The Bible offers leaders advice when dealing with a crisis- plan, think, act, and have faith in your people to accomplish the mission (2 Chronicles 20).

Crisis Management

I have not written anything about crisis management, nor do I pretend to be a crisis management expert. However, I have been involved in many crises either at the higher headquarters level or at the unit level. I served ten tours in Afghanistan and have been involved in many crises on the African continent. I have served in the Pentagon- on the Joint Staff twice and the OSD staff once. I have also served on the Army Staff. I have served in a combatant command (US AFRICOM) as the Deputy Director for Operations. I have been a squad leader and have commanded units from the platoon level to the division command level. So, I do have something to say about crisis management and how the military responds to crises.

More has been written about crisis management and leadership than many other topics, yet today’s military struggles with both. Crisis management depends on competent leadership, decentralized organizational structure, empowerment, and trust. Stephen Covey pointed out, If you don’t choose to do it in leadership time up front, you do it in crisis management time down the road.”

You can have a crisis management policy, define all the steps, know all the ABCs of crisis management, and have written the book on crisis management, but if you do not have competent leadership that will stand by their people, decentralize organization structure, empower subordinates, and trust, you will fail at crisis management and have mediocre strategic and operational outcomes in many other areas. There are always opportunities in a crisis. In a crisis, there is always a danger of doing the right thing, the wrong thing, or doing nothing. There are always positive and negative consequences. The goal of crisis management is to achieve the best outcome possible while accepting risk, providing top cover for your people, and understanding that there is no perfect solution.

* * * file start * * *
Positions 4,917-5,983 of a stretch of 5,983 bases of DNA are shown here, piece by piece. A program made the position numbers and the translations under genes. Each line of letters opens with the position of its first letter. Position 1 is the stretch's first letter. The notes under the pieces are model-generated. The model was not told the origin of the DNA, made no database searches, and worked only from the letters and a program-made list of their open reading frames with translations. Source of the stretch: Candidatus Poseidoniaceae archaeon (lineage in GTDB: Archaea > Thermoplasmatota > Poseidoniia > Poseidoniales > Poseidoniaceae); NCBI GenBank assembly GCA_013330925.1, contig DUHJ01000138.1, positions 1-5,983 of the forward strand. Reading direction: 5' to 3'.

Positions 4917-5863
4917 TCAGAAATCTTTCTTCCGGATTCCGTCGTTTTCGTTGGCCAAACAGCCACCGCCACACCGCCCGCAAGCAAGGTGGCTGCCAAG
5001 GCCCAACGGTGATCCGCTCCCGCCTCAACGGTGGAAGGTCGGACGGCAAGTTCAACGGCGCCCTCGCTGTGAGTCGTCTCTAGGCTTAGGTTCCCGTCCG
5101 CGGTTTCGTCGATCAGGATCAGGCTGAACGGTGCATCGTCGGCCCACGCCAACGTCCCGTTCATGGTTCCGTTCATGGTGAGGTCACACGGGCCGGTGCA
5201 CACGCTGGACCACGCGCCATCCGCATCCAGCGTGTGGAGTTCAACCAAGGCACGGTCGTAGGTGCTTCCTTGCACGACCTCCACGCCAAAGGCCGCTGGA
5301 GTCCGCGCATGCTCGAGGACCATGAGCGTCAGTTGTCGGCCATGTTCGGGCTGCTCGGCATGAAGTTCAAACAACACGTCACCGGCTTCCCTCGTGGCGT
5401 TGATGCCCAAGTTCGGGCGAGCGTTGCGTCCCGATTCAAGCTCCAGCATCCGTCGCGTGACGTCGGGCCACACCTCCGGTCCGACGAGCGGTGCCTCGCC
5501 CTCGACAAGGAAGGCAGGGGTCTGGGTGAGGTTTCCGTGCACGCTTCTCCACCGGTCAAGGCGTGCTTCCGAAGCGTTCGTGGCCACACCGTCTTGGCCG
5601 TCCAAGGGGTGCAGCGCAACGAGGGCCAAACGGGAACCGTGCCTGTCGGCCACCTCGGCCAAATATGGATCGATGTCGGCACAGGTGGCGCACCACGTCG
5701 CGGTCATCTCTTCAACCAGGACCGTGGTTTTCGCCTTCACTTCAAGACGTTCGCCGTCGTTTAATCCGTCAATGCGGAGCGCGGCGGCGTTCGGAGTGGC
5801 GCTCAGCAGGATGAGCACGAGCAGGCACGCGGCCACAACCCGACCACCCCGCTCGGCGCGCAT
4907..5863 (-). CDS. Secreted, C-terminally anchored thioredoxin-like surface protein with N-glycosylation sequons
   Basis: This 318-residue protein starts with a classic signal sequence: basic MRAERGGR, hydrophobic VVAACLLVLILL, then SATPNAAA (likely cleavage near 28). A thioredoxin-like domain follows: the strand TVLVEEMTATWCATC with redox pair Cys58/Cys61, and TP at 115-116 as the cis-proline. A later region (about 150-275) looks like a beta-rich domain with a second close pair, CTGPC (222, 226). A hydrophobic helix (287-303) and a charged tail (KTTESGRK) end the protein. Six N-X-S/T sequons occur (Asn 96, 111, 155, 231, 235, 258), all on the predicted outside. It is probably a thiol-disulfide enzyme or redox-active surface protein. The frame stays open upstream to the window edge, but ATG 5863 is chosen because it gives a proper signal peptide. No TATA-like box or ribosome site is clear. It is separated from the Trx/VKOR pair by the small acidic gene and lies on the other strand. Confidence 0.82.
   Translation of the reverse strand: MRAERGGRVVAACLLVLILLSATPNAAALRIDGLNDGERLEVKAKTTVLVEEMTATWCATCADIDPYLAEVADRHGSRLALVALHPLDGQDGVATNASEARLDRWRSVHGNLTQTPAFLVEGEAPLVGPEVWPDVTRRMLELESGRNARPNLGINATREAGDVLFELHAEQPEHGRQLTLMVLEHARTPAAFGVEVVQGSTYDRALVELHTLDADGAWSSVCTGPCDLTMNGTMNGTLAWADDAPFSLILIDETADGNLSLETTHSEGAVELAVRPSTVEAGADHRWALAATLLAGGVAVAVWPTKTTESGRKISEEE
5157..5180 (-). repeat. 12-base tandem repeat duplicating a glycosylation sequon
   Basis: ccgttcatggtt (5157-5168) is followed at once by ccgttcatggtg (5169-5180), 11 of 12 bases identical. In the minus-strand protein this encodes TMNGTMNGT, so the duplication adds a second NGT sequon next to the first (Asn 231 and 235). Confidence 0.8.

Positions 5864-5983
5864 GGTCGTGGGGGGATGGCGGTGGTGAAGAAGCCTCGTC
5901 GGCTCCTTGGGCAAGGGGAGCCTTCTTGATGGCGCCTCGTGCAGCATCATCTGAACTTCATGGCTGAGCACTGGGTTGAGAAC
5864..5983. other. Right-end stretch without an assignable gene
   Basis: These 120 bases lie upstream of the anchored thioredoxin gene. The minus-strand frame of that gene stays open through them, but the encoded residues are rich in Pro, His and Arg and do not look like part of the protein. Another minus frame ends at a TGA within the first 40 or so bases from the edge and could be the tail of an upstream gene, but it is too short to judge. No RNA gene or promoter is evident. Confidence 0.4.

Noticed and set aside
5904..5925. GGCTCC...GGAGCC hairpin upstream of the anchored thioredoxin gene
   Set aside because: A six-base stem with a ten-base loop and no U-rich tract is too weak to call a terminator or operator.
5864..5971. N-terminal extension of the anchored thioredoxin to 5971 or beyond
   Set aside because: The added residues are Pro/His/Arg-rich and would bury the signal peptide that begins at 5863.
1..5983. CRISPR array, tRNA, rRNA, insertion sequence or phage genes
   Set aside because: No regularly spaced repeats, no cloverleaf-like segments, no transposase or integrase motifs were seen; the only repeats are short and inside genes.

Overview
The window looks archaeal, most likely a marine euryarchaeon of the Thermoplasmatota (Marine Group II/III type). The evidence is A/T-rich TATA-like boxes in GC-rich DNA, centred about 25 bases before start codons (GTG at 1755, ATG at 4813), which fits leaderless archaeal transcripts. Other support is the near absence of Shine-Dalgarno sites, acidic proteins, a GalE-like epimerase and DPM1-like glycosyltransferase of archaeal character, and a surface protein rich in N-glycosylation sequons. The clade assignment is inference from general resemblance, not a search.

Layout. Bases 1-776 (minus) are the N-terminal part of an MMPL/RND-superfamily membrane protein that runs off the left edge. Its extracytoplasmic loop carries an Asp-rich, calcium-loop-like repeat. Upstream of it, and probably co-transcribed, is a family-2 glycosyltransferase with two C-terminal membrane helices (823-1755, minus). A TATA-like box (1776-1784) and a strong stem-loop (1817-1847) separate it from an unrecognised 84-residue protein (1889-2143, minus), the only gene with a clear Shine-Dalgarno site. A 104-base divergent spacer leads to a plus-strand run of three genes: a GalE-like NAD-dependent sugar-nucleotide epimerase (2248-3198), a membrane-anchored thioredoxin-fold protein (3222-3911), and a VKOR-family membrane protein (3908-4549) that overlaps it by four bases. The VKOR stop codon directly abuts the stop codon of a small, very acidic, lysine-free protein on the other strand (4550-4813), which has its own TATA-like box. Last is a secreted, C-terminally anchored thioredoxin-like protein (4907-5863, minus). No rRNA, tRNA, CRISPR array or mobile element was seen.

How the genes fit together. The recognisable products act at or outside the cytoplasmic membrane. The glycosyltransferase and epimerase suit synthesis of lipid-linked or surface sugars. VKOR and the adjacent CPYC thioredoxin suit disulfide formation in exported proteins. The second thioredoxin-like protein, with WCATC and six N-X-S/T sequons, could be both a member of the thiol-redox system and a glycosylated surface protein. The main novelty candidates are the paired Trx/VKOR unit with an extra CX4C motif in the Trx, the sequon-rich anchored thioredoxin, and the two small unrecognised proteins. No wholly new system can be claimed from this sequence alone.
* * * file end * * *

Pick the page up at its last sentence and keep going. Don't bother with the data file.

The military should be experts at crisis management. Unfortunately, it is not. I assessed that the military bureaucracy gets in the way, politics get in the way, agendas get in the way, hand-wringers get in the way, analysis paralysis slows down decision-making, a risk-averse mentality gets in the way, micromanagement becomes a problem, and too many people get involved. Instead of letting the level closest to the crisis effectively deal with the situation and provide them with the resources they need, the higher level meddles and gets in the way. President Reagan said it best, “Surround yourself with great people; delegate authority; get out of the way.”

“The greatest leader is not necessarily the one who does the greatest things. He is the one that gets people to do the greatest things.”

The Crisis Management Leader Types

Then there are the “I want to be in charge” type and the “I have a problem with every solution” type. The other type is the “I know everything about everything,” and we are all familiar with the type that requires “everything to be done their way.” The worst is the one that comes in at the 11th hour and throws a turd in the punch bowl. All of these types will be there to celebrate success but are nowhere to be found when the work, questions, and challenges arise.

Another issue the military has is creating an environment where everything feels like a crisis, and everyone wants to be a firefighter. Organizations need to be able to properly discern when a crisis team is required as opposed to existing teams in the organization overcoming common obstacles themselves. Ninety-Eight percent of the time, existing teams can handle any situation. The other 2% of the time requires a crisis management team.

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